Excerpted from the book Always Hungry? by David Ludwig, MD, PhD. Copyright © 2015 by David Ludwig, MD, PhD. Reprinted by permission of Grand Central Publishing. All rights reserved.

Mindful Mantras For Weight Loss

Jean Kristeller's 10-week program in The Joy of Half A Cookie is designed to curb overeating, help you feel your hunger and trust your taste buds.

Jean Kristeller’s 10-week program in The Joy of Half A Cookie is designed to curb overeating, help you feel your hunger and trust your taste buds.

iStockphoto

Every now and then, a Julia Child or Michael Pollan come along and changes the way we eat.

Could Jean Kristeller, America’s leading mindful eating researcher and the author of a new self-help book, The Joy of Half a Cookie, published Tuesday, be next? I’m of a mind to say maybe.

Back when Kristeller, now a professor of psychology emeritus at Indiana State University, was a grad student at Yale in the late 1970s and early 1980s, she had a compulsive overeating problem. She had been meditating for years, and decided to apply what she was studying about eating regulation and the mind-body connection toher overeating. As she writes, it was transformative. Once she got a handle on it, she developed a mindfulness training for a variety of eating issues called Mindfulness-Based Eating Awareness Training, or MB-EAT, and set out to test its effectiveness.

The Joy of Half a Cookie
The Joy of Half a Cookie

Using Mindfulness to Lose Weight and End the Struggle With Food

by Jean Kristeller and Alisa Bowman

Hardcover, 278 pages

In several studies, Kristeller has shown that the practice of mindfulness meditation and mindful eating effectively decrease binge eating and increase an inner sense of control overeating.

She’s also been exploring MB-EAT for weight loss in a study which began in 2004 and compared MB-EAT to a widely used meditation program (Mindfulness-Based Stress Reduction) and a standardized Cognitive Behavioral Therapy. She has yet to publish this study, but the preliminary data show that MB-EAT’s added calorie-cutting suggestions and healthy eating strategies dofacilitate significant weight loss in the short-term. (The study subjects — 225 obese men and women binge eaters — lost about a pound a week on average.) Whether or not the training facilitates significant long-term weight loss (at the 18-month follow up) is still to be determined.

The 10-week plan involves a combination of mindfulness meditations and mindful-eating practices, healthy eating and calorie-cutting strategies. More specifically, it’s designed to curb overeating, help you feel your hunger, trust your taste buds and become deeply satisfied with the quality, rather than quantity, of food.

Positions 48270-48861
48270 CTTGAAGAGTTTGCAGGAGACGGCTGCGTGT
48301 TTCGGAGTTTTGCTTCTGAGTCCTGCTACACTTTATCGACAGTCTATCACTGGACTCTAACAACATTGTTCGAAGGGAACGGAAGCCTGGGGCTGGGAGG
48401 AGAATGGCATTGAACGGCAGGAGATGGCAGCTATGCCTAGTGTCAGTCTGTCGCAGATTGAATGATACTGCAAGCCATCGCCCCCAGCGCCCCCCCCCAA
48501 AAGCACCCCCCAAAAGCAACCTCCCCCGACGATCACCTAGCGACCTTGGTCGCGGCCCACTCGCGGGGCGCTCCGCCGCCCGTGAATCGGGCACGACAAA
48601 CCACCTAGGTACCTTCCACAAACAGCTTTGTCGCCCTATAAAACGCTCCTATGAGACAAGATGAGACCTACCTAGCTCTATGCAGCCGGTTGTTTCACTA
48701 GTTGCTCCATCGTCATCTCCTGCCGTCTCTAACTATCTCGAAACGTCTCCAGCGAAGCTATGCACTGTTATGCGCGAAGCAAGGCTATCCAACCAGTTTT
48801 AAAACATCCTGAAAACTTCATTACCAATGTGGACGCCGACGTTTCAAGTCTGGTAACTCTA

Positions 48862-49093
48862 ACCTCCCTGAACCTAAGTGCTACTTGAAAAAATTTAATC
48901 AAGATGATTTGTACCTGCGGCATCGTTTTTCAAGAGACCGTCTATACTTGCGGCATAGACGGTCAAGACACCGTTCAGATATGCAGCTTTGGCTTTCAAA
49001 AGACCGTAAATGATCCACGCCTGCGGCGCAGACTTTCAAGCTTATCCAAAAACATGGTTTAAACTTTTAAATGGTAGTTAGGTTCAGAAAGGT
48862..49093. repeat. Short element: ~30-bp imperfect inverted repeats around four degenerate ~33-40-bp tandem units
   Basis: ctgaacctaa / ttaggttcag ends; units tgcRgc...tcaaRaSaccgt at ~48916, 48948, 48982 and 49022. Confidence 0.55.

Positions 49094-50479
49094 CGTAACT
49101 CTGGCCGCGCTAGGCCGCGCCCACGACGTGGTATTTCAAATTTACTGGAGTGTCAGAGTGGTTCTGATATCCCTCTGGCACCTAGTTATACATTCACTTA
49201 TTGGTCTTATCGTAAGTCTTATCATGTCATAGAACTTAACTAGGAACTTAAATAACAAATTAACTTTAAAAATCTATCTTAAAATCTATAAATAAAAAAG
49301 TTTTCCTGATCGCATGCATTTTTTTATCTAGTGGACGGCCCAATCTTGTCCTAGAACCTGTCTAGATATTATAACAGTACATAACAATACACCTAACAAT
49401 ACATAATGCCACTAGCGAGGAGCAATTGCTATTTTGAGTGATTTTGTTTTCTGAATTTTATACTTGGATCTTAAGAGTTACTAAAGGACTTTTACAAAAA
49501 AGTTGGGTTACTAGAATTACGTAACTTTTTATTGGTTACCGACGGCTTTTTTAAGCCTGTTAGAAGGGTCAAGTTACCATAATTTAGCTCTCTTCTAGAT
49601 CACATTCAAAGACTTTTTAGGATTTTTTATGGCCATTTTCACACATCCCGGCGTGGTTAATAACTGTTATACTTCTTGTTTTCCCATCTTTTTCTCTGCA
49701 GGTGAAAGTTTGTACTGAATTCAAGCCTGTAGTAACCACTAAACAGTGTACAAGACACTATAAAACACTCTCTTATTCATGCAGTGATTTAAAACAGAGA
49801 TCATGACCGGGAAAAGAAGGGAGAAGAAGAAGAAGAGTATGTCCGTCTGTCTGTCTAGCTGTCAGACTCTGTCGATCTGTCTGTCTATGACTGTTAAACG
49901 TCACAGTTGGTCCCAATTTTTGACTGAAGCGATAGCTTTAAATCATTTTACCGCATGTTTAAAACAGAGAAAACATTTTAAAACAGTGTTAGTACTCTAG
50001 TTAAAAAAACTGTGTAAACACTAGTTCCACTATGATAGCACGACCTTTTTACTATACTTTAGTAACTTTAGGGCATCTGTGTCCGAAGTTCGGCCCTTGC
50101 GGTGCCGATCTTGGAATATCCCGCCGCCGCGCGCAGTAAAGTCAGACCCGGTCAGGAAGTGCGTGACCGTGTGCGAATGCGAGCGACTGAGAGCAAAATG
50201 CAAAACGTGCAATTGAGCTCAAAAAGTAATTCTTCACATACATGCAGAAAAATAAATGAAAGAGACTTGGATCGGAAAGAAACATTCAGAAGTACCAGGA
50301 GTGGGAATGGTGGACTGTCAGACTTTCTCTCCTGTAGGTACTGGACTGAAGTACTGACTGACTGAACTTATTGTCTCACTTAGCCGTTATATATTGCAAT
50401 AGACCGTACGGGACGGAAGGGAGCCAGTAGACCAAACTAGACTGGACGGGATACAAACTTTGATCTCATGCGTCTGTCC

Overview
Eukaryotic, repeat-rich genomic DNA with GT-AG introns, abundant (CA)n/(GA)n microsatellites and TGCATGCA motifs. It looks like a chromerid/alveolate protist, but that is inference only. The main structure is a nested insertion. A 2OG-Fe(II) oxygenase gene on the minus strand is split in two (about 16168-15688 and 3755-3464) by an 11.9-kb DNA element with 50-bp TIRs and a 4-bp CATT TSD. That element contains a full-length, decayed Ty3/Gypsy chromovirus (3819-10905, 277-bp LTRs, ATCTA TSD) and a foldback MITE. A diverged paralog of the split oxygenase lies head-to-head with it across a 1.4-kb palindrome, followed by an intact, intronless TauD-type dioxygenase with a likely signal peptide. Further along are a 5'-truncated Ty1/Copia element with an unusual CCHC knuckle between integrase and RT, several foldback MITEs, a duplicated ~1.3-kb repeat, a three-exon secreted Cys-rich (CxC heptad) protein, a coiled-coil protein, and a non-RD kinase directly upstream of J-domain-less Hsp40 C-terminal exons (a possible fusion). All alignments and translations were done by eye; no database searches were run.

If I hadn’t seen the transformative effect of Kristeller’s proven practices in my own practice as an eating disorder therapist, I probably wouldn’t bother reading yet another mindful eating book. (I’ve read many.) But I had, so I did, and I’m thrilled this research psychologist has transformed her group training into a do-it-yourself plan.

I put Joy of Half a Cookie up there with Mastering the Art of French Cooking and The Omnivore’s Dilemma because I’ve seen the measurable and pleasurable difference Kristeller’s plan has made to me and my clients. Although she and I have traversed the same territory for decades, the one time I heard the describe her training, it forever changed the way I work with the range of eating issues.

Still, I had some concerns and questions I wanted to run by Kristeller. What follows is an edited version of that recent exchange.

Before you discovered mindful eating, you describe being trapped in a vicious cycle of under-eating by day, overeating by night. How did you discover that mindfulness could break that cycle?

My first transformative eating experience was inspired by Susie Orbach’s Fat Is a Feminist Issue. For one week, I permitted myself to lunch on high-fat, high-sugary foods [as recommended by the book]. The first few days, I savored snack machine chips and cookies. They tasted pretty good, but I didn’t crave more after dinner. When the packaged snacks lost their appeal, I went for fresh croissants one day, a few pizza slices the next. By week’s end, I was starting to tune into my hunger, fullness and food enjoyment with what I would now call “mindfulness.”

You say MB-EAT isn’t a diet, but you recommend weighing and measuring portions and other dieting strategies. What’s the difference?

Diets prescribe certain foods and amounts of food for relatively rapid weight loss. They bear little relationship to a flexible, sustainable eating approach. Yet calories do “count.”

I don’t recommend aiming for a certain number of calories per day. Rather, I encourage a more exploratory approach to calorie content — noticing the amount of cereal in your bowl, butter on your toast, meat on your plate. Like a budget, you wouldn’t shop without looking at price tags. And, if your income dropped by 25 percent, you’d need to cut expenditures, but not watch every penny or always spend exactly the same amount.